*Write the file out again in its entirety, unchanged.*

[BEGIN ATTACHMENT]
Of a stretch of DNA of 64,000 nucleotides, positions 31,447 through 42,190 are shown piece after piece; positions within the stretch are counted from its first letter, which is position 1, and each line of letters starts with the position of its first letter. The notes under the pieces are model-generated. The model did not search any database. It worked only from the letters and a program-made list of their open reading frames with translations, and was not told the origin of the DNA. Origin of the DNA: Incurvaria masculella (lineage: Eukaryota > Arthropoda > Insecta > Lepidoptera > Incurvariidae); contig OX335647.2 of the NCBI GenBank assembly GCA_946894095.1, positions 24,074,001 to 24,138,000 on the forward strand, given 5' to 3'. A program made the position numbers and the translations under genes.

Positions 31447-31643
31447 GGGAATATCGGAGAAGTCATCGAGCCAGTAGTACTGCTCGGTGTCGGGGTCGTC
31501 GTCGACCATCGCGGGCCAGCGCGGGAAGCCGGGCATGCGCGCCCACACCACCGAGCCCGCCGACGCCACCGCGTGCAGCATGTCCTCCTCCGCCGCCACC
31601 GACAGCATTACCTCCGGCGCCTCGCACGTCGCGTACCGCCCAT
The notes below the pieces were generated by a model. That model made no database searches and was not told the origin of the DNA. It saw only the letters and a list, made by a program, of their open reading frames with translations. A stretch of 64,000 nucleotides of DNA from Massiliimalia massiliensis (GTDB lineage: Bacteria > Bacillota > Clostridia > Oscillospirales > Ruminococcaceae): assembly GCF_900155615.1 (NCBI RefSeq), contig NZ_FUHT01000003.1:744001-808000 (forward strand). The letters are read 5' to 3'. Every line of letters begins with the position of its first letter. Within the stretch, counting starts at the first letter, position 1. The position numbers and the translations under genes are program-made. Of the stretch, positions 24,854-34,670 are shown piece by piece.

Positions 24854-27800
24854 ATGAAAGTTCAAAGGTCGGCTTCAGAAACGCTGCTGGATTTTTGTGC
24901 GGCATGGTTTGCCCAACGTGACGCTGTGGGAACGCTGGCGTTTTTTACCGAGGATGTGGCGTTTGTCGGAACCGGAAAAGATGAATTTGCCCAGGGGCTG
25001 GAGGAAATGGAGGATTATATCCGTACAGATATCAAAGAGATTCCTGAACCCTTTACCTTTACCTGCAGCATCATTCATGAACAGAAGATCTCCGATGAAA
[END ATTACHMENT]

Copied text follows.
Of a stretch of DNA of 64,000 nucleotides, positions 31,447 through 42,190 are shown piece after piece; positions within the stretch are counted from its first letter, which is position 1, and each line of letters starts with the position of its first letter. The notes under the pieces are model-generated. The model did not search any database. It worked only from the letters and a program-made list of their open reading frames with translations, and was not told the origin of the DNA. Origin of the DNA: Incurvaria masculella (lineage: Eukaryota > Arthropoda > Insecta > Lepidoptera > Incurvariidae); contig OX335647.2 of the NCBI GenBank assembly GCA_946894095.1, positions 24,074,001 to 24,138,000 on the forward strand, given 5' to 3'. A program made the position numbers and the translations under genes.

Positions 31447-31643
31447 GGGAATATCGGAGAAGTCATCGAGCCAGTAGTACTGCTCGGTGTCGGGGTCGTC
31501 GTCGACCATCGCGGGCCAGCGCGGGAAGCCGGGCATGCGCGCCCACACCACCGAGCCCGCCGACGCCACCGCGTGCAGCATGTCCTCCTCCGCCGCCACC
31601 GACAGCATTACCTCCGGCGCCTCGCACGTCGCGTACCGCCCAT
The notes below the pieces were generated by a model. That model made no database searches and was not told the origin of the DNA. It saw only the letters and a list, made by a program, of their open reading frames with translations. A stretch of 64,000 nucleotides of DNA from Massiliimalia massiliensis (GTDB lineage: Bacteria > Bacillota > Clostridia > Oscillospirales > Ruminococcaceae): assembly GCF_900155615.1 (NCBI RefSeq), contig NZ_FUHT01000003.1:744001-808000 (forward strand). The letters are read 5' to 3'. Every line of letters begins with the position of its first letter. Within the stretch, counting starts at the first letter, position 1. The position numbers and the translations under genes are program-made. Of the stretch, positions 24,854-34,670 are shown piece by piece.

Positions 24854-27800
24854 ATGAAAGTTCAAAGGTCGGCTTCAGAAACGCTGCTGGATTTTTGTGC
24901 GGCATGGTTTGCCCAACGTGACGCTGTGGGAACGCTGGCGTTTTTTACCGAGGATGTGGCGTTTGTCGGAACCGGAAAAGATGAATTTGCCCAGGGGCTG
25001 GAGGAAATGGAGGATTATATCCGTACAGATATCAAAGAGATTCCTGAACCCTTTACCTTTACCTGCAGCATCATTCATGAACAGAAGATCTCCGATGAAA